Inspirational speaking tends to feel like a male-dominated forum. That’s why when I find a female speaker, it’s refreshing. For every soft-spoken male telling you how to navigate difficulties with a positive attitude, there’s an Alpha Male who climbs on stage to beat his chest.
Lisa isn’t your typical extreme sports enthusiast-turned speaker. She’s one of only three women in history to complete the Army Ranger program. For years the program has been seen as “too intense” for women; in fact, when the first two females graduated last year, they still weren’t able to join the 75th Ranger Requirement.
The Army Ranger program is so difficult that 36% of entrants quit after only four days. The absolute minimum amount of time it takes to complete the training course is 61 20-hour days. To say that Rangers are cut from a different cloth than the rest of us, even from other soldiers, is an understatement. Oh; she also graduated the program at 37, when the average age is 23. No big deal.
Most speakers have a background in business; either they’re self-made millionaires or they left behind a CEO position somewhere. But here’s the kicker; Jaster was an engineer with both the Army Reserves and Shell Oil. As far as speakers go, she’s the best of both worlds: the background of both a soldier overcoming odds and someone with a corporate background from one of the biggest companies out there.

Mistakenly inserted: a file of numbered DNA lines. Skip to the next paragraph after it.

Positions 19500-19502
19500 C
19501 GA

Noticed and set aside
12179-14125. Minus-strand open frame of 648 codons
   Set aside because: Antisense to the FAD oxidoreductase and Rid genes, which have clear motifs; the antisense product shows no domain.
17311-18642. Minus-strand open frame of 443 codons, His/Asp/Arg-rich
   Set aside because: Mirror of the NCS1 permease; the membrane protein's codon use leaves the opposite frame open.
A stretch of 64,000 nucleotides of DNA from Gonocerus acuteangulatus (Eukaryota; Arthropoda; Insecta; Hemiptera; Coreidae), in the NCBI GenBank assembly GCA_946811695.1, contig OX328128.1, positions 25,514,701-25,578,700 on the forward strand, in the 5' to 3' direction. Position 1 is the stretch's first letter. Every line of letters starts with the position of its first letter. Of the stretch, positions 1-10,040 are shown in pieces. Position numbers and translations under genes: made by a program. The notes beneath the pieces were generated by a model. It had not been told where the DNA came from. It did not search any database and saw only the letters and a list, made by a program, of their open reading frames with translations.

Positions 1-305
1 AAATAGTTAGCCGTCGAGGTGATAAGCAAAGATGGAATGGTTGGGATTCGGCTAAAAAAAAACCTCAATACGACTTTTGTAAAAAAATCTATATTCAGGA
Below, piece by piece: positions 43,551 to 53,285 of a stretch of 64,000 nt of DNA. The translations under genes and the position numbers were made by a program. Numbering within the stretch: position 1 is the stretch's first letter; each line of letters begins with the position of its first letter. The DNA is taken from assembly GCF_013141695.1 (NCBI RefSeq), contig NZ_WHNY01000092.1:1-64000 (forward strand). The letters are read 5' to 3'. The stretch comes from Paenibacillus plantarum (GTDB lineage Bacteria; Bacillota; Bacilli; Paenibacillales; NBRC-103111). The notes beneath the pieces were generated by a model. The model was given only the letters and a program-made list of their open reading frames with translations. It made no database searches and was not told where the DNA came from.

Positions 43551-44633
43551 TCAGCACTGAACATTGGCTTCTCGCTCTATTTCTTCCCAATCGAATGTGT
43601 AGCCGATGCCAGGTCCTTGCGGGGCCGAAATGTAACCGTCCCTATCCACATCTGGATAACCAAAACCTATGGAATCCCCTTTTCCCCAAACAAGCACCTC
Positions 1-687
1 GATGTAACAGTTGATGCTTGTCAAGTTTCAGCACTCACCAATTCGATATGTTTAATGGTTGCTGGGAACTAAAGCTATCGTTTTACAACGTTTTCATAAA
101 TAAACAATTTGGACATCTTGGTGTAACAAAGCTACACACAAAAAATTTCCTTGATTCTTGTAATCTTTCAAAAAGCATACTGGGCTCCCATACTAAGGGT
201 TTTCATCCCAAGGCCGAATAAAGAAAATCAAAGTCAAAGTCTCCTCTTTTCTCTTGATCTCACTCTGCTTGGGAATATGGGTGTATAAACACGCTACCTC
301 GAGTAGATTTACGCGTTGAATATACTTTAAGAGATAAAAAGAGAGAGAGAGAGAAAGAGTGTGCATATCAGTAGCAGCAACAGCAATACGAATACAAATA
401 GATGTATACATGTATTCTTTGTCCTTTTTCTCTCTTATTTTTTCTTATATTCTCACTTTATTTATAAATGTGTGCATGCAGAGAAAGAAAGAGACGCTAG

She also has that sweet Southern Mama quality. She’s a wife and a mother from Texas, with her husband also serving. She’s patriotic and a family woman and this really makes her well-rounded for any group.
Jaster was beat by two other women for the title of first female Rangers because she had to repeat several stretches of her training. This has become the basis for her speeches; never giving up. She could have quit the world’s hardest training course at any point. She wanted to. But by persevering she went on to make history, and hopefully inspired other women to go forth and complete the course as well.
Women are still prohibited from serving in most of the Army’s combat roles, but as long as women like Jaster continue to overcome these obstacles, there’s hope for women to serve anywhere that they want. Because of women like Jaster, we may very well see policy changes in our lifetime.
If Jaster can spend half of an entire year completing the impossible away from her child and husband, surely anything can be possible. Jaster shares how she took strength from the support of her family to go on and do the impossible. Seeing Jaster speak is truly inspirational, and it’s refreshing to have a female perspective on impossible odds.
It’s hard to find a speaker with so many hats. Usually they have a background in only one area; but when you see Jaster, you’re getting someone with a family, a corporate background, and military experience. She’s the best of three worlds and I would highly recommend her.